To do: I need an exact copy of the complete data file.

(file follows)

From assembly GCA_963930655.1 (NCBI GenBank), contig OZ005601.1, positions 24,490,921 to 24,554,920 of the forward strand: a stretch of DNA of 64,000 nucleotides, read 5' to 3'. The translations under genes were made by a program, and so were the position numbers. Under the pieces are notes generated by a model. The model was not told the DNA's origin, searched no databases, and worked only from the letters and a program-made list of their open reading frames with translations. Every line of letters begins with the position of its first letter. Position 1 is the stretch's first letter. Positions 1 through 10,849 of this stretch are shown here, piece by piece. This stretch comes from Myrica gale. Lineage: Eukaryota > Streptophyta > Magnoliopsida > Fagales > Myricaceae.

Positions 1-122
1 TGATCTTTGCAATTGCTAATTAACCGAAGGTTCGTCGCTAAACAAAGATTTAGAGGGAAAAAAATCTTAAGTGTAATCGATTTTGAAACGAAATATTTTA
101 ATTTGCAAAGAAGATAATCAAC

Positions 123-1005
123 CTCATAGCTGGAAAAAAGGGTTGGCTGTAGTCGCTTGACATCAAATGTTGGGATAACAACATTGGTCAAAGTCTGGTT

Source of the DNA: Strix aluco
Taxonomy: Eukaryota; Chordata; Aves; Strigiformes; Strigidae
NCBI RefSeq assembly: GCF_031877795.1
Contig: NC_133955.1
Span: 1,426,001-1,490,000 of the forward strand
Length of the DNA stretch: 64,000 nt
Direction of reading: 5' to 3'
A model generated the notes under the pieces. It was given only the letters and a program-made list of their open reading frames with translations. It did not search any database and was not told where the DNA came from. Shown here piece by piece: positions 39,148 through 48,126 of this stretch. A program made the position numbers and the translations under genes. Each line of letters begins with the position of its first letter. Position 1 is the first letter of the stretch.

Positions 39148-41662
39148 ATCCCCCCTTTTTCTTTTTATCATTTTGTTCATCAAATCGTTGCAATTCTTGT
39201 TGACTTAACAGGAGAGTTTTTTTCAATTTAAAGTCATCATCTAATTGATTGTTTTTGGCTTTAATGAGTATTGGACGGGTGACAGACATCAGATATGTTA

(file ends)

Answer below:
From assembly GCA_963930655.1 (NCBI GenBank), contig OZ005601.1, positions 24,490,921 to 24,554,920 of the forward strand: a stretch of DNA of 64,000 nucleotides, read 5' to 3'. The translations under genes were made by a program, and so were the position numbers. Under the pieces are notes generated by a model. The model was not told the DNA's origin, searched no databases, and worked only from the letters and a program-made list of their open reading frames with translations. Every line of letters begins with the position of its first letter. Position 1 is the stretch's first letter. Positions 1 through 10,849 of this stretch are shown here, piece by piece. This stretch comes from Myrica gale. Lineage: Eukaryota > Streptophyta > Magnoliopsida > Fagales > Myricaceae.

Positions 1-122
1 TGATCTTTGCAATTGCTAATTAACCGAAGGTTCGTCGCTAAACAAAGATTTAGAGGGAAAAAAATCTTAAGTGTAATCGATTTTGAAACGAAATATTTTA
101 ATTTGCAAAGAAGATAATCAAC

Positions 123-1005
123 CTCATAGCTGGAAAAAAGGGTTGGCTGTAGTCGCTTGACATCAAATGTTGGGATAACAACATTGGTCAAAGTCTGGTT

Source of the DNA: Strix aluco
Taxonomy: Eukaryota; Chordata; Aves; Strigiformes; Strigidae
NCBI RefSeq assembly: GCF_031877795.1
Contig: NC_133955.1
Span: 1,426,001-1,490,000 of the forward strand
Length of the DNA stretch: 64,000 nt
Direction of reading: 5' to 3'
A model generated the notes under the pieces. It was given only the letters and a program-made list of their open reading frames with translations. It did not search any database and was not told where the DNA came from. Shown here piece by piece: positions 39,148 through 48,126 of this stretch. A program made the position numbers and the translations under genes. Each line of letters begins with the position of its first letter. Position 1 is the first letter of the stretch.

Positions 39148-41662
39148 ATCCCCCCTTTTTCTTTTTATCATTTTGTTCATCAAATCGTTGCAATTCTTGT
39201 TGACTTAACAGGAGAGTTTTTTTCAATTTAAAGTCATCATCTAATTGATTGTTTTTGGCTTTAATGAGTATTGGACGGGTGACAGACATCAGATATGTTA